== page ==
Because that’s something else you have to understand about Scotland, not everybody who wants independence votes SNP. And how many SNP Brexiteers voted Tory for a hard Brexit, but will vote Yes in another referendum?

OVER THE WATER

When I was a young man, before the Troubles, Northern Ireland was almost a one-party state, and the one party was the Ulster Unionist Party, the UUP. There was no other Unionist Party, UK parties did not contest seats over there, and through gerrymandering, intimidation and various forms of electoral fraud such as personation the Catholic voice was almost silenced. (The Unionist election day call to the faithful was, Vote early, vote often’.)

With the Troubles came a widening divide between the two communities and a hardening of attitudes. One result was the creation in September 1971, by the Reverend Doctor Ian Kyle Paisley, of the Democratic Unionist Party (DUP). From its outset it was more hard-line on the Union and ‘terrorism’ than the rather more patrician UUP, and also more conservative on social issues. Hardly surprising given who’d formed it and its links with his Free Presbyterian Church of Ulster.

The polarisation reached its inevitable conclusion on Thursday when the UUP failed to win a single seat, as did its Nationalist counterpart, the Social Democratic and Labour Party. Sinn Féin won 7 seats, the DUP won 10, and the other seat, North Down, was held by Independent Unionist Lady Sylvia Hermon (née Paisley), widow of Sir Jack Hermon, one-time Chief Constable of the Royal Ulster Constabulary.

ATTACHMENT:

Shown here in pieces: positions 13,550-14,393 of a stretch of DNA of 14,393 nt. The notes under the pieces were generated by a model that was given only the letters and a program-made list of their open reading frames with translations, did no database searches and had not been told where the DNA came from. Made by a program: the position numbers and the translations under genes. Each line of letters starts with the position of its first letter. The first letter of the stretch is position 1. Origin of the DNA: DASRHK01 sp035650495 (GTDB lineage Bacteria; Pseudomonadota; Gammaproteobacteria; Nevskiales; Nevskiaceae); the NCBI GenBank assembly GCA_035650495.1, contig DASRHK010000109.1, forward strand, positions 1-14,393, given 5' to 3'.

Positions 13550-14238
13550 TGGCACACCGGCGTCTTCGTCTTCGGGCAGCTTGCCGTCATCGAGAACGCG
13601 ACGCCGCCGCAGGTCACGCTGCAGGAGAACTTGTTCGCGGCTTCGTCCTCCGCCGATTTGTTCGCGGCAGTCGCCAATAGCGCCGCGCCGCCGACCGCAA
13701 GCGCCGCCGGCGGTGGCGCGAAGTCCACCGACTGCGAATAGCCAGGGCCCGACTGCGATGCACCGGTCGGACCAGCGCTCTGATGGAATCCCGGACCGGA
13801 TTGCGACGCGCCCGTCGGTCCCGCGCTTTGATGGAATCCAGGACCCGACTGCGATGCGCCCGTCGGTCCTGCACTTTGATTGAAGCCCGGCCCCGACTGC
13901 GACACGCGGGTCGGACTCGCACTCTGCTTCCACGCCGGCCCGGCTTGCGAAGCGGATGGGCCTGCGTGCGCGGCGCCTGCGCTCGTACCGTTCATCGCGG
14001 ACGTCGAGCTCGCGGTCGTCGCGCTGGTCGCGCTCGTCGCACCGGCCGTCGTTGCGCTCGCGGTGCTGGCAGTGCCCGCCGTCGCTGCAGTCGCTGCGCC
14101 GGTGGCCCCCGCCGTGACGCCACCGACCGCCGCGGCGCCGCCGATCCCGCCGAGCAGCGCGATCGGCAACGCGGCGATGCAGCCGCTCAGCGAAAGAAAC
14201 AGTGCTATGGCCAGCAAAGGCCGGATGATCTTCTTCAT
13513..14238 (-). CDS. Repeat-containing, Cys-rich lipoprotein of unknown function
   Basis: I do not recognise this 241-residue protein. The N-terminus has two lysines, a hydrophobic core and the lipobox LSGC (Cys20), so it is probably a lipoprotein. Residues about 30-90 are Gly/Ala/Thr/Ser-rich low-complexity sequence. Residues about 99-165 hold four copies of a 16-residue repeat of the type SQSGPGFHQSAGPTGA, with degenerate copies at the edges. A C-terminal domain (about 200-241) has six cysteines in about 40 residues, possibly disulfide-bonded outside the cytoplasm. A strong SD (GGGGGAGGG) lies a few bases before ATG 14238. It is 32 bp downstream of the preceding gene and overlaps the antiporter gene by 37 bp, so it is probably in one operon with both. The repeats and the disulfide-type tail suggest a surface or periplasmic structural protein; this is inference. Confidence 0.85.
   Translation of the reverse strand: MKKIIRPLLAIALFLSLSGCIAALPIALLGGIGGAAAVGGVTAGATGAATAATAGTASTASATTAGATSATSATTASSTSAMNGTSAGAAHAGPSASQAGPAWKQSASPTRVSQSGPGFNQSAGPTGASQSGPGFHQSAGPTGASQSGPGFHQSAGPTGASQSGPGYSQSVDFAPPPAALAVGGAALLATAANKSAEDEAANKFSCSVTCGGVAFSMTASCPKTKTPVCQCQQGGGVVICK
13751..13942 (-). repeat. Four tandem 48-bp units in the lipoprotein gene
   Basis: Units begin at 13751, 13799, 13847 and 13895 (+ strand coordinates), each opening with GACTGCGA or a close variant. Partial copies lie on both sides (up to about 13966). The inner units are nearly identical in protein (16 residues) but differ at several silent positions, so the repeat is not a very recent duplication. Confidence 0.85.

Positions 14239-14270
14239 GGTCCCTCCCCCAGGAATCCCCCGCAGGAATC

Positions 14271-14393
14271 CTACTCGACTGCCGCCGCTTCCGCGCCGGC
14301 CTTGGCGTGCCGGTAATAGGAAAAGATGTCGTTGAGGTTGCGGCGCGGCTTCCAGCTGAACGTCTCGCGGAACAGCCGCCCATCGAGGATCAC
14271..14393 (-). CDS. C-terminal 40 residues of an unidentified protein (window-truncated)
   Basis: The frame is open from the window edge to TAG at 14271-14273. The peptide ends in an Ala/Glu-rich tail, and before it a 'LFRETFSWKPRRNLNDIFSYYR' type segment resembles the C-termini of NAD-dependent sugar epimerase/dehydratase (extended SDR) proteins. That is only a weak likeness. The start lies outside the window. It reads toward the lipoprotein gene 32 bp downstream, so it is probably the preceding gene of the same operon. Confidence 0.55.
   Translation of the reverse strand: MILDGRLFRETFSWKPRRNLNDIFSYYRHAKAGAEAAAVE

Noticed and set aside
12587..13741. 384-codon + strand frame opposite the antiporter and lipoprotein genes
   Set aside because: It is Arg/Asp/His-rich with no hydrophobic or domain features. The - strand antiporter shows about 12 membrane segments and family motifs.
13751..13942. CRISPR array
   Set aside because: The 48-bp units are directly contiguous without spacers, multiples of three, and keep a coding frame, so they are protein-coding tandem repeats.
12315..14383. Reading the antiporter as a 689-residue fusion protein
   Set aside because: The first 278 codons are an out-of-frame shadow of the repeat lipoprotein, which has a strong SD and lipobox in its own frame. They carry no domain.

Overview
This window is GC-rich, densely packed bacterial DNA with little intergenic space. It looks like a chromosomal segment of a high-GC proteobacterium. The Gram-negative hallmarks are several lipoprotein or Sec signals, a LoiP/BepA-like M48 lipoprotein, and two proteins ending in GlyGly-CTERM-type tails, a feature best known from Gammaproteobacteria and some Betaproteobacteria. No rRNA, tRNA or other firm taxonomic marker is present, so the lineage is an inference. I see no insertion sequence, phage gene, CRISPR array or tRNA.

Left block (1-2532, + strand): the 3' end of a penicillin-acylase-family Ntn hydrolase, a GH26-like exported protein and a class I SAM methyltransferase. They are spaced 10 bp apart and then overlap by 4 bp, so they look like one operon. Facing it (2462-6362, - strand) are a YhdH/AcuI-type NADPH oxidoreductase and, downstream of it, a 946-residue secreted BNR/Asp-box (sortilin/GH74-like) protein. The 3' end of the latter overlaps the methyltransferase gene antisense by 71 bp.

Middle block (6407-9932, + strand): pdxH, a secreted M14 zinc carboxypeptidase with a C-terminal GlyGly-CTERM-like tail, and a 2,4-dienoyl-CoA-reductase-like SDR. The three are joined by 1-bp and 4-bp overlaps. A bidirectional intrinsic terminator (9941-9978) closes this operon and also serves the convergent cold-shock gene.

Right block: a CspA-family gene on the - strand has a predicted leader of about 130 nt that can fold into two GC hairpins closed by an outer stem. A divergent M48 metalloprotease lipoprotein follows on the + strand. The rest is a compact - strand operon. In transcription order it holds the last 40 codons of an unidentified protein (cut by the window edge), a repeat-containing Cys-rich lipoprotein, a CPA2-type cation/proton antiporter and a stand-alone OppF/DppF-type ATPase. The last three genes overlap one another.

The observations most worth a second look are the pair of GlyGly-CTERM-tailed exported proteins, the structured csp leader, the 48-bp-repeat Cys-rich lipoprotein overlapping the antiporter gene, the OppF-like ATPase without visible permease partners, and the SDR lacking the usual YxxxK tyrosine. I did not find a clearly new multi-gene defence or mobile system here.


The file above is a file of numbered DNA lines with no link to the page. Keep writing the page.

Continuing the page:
As I write this Theresa May has agreed a ‘confidence and supply’ agreement with the DUP rather than a formal coalition, but either way, for the Tories it’s stepping back into the nineteenth century, back to an age of John Bull nationalism, Fenians, the rejection of Darwinism, contempt for the undeserving poor and the stoning of poofters.

On the issues of today the DUP wants a hard Brexit but a soft border with the Republic. Talk about having your cake and eating it! So on that issue at least they’re in tune with the Conservatives.

The Reverend Doctor Ian Paisley, founder of the DUP, leader 1971 – 2008

Any co-operation with the DUP shows a) how desperate Theresa May is to hang on to power and b) how ignorant she is of modern Irish politics. For a start, any co-operation between the Tories and the DUP might threaten the Good Friday Agreement, because seeing Arlene Foster, the DUP leader, in Number 10, will raise fears on the Nationalist-Republican side that the UK Government is no longer impartial in its approach to Northern Ireland.

It should also be explained that the 7 Sinn Féin candidates elected will never be MPs because they refuse to take the Oath of Allegiance to the English monarch. This of course affects the arithmetic in the House of Commons and means that with 643 MPs The Conservatives need just 322 votes. So with the Tories having 318, the DUP 10, plus Lady Hermon tagging along, the ‘Understanding’ has 329 votes. What could possibly go wrong?

Well, playing the Orange Card or relying on Unionists may have paid dividends a hundred years or more ago, but in recent times it’s tended to go pear-shaped, as Sunny Jim found out in 1979, and in the twenty-first century the Conservatives getting too close to the DUP might even jeopardise 20 years of relative peace. This could all end in tears.